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The Guardian - UK
The Guardian - UK
Helena Horton Environment reporter

Dartmoor wild camping hopes rise as park wins right to appeal against ban

Hikers wild camping on open moorland on Dartmoor in snow
Hikers wild camping on open moorland on Dartmoor before the ban. Photograph: Lee Pengelly/Alamy

Wild camping may once again be allowed on Dartmoor, after the national park was granted permission to appeal against a decision to ban it.

Alexander Darwall, who bought 1,620 hectares (4,000 acres) of the national park in 2013, took the park authority to the high court last year, arguing that the right to wild camp without a landowner’s permission never existed. In January, a judge ruled in his favour, ending the decades-long assumption that wild camping was allowed.

However, lawyers for the park argue the judgment could be flawed because it hinges on a narrow definition of open-air recreation, where only activities such as walking, horse riding and picnicking are permitted. They also argue that it fails to take into account the historical understanding of the law, which thousands of people, including the park authority, understood to mean a right to camp and leave no trace.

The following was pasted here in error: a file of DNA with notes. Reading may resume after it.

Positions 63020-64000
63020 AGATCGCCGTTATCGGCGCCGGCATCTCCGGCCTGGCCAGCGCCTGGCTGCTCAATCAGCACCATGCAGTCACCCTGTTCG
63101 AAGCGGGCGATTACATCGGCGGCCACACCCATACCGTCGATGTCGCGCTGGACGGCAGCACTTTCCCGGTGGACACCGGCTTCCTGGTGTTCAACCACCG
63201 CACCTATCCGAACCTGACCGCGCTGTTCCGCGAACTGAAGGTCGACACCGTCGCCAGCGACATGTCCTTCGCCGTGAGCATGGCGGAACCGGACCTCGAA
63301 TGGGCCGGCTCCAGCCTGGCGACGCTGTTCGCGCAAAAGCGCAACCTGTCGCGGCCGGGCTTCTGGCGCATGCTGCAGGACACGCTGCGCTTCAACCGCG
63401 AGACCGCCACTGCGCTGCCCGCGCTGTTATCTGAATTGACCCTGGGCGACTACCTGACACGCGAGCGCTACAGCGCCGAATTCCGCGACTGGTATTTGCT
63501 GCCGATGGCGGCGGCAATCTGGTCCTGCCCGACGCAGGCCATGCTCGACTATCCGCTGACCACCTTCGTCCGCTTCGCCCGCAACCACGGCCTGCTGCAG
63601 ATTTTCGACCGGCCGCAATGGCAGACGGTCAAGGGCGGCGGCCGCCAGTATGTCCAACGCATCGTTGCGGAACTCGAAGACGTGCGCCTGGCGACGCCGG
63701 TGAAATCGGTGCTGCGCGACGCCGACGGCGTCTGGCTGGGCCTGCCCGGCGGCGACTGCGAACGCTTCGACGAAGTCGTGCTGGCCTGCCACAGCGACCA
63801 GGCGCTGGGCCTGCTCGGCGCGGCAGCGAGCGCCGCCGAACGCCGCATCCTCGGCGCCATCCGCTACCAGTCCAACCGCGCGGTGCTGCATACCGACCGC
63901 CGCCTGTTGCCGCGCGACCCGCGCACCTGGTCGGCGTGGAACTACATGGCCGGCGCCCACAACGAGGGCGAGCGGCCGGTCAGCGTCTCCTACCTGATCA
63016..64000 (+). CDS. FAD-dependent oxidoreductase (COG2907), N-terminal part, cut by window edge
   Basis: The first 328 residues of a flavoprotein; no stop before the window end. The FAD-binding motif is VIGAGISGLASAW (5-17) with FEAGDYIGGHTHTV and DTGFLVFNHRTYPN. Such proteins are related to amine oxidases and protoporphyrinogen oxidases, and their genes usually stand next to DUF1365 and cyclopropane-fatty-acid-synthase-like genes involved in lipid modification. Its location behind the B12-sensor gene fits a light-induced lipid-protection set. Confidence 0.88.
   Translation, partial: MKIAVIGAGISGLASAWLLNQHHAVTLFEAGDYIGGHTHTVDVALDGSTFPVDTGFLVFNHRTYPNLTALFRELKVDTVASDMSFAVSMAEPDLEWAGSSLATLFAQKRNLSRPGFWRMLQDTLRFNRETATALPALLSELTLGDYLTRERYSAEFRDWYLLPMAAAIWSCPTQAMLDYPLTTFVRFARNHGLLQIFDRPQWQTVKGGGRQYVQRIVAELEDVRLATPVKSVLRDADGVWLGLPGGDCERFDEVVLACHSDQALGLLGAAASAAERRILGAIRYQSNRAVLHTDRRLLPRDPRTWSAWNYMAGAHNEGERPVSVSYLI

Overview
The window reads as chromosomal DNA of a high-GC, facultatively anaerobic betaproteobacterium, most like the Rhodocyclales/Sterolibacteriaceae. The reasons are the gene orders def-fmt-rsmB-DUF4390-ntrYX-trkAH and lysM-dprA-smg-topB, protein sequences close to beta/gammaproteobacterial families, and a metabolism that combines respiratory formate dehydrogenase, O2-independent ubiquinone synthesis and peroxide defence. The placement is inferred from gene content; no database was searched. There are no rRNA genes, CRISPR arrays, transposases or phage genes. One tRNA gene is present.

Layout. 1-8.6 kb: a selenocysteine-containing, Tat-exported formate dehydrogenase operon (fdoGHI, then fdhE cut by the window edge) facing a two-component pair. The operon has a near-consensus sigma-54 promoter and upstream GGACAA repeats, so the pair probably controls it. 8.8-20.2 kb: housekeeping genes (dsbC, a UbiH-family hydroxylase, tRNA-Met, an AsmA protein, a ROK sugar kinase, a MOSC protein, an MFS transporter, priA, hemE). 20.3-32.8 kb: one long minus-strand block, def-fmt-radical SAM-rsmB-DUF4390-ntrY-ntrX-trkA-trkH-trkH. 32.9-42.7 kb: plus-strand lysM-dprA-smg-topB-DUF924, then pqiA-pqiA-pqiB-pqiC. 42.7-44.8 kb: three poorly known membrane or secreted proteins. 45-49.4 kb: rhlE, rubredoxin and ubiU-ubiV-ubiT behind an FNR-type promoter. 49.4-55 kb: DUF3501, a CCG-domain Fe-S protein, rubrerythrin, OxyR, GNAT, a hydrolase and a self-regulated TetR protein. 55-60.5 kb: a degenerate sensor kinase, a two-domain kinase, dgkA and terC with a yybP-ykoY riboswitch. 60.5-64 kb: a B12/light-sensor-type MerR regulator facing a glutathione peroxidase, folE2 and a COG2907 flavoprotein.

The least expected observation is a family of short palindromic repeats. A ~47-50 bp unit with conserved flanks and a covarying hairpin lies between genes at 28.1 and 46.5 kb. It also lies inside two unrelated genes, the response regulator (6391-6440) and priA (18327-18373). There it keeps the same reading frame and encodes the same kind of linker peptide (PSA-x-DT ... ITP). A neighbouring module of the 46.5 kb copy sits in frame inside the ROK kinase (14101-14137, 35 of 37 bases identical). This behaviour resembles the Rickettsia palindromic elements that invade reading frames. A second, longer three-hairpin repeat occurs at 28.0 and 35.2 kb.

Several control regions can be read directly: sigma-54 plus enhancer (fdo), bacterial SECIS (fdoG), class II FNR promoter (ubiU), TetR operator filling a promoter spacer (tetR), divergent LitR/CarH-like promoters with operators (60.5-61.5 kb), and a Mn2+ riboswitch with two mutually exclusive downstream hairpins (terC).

The court of appeals judge, Lady Justice Asplin, ruled that these reasons crossed the threshold for an appeal, and that it was conceivable that the previous judge presiding over the case misconstrued the meaning of open-air recreation, which could include wild camping.

The Dartmoor Preservation Association is fundraising for the appeal. Tom Usher, CEO of the DPA, said: “It’s a travesty that, at a time when the national park is operating under a 48% real-term budget cut over the last 12 years, that we should also be facing the loss of access rights at a time when the benefits of nature-connectedness have never been more vital. We’re supporting Dartmoor national park to appeal this decision and we ask the public to donate what they can to the fund.”

The date for the court hearing is still to be decided, but campaigners are determined that the effort to re-establish the right to sleep under the stars on Dartmoor is far from over.

“The loss of the right to backpack camp on Dartmoor was a hammer blow to public access to the countryside,” said Lewis Winks, from the group Right to Roam. “We lost the right to sleep under the night sky on Dartmoor. This follows a long history of clearances and restrictions placed on people through the ages – it’s simply the most recent chapter of enclosure which has blighted England.

“We’re pleased to see the national park authority has been given permission to appeal this ruling, not only for Dartmoor and its rights, but for all those who have lost, and who stand to lose, their rights to the countryside.”

Lawyers acting for the Darwall family have been approached for comment.

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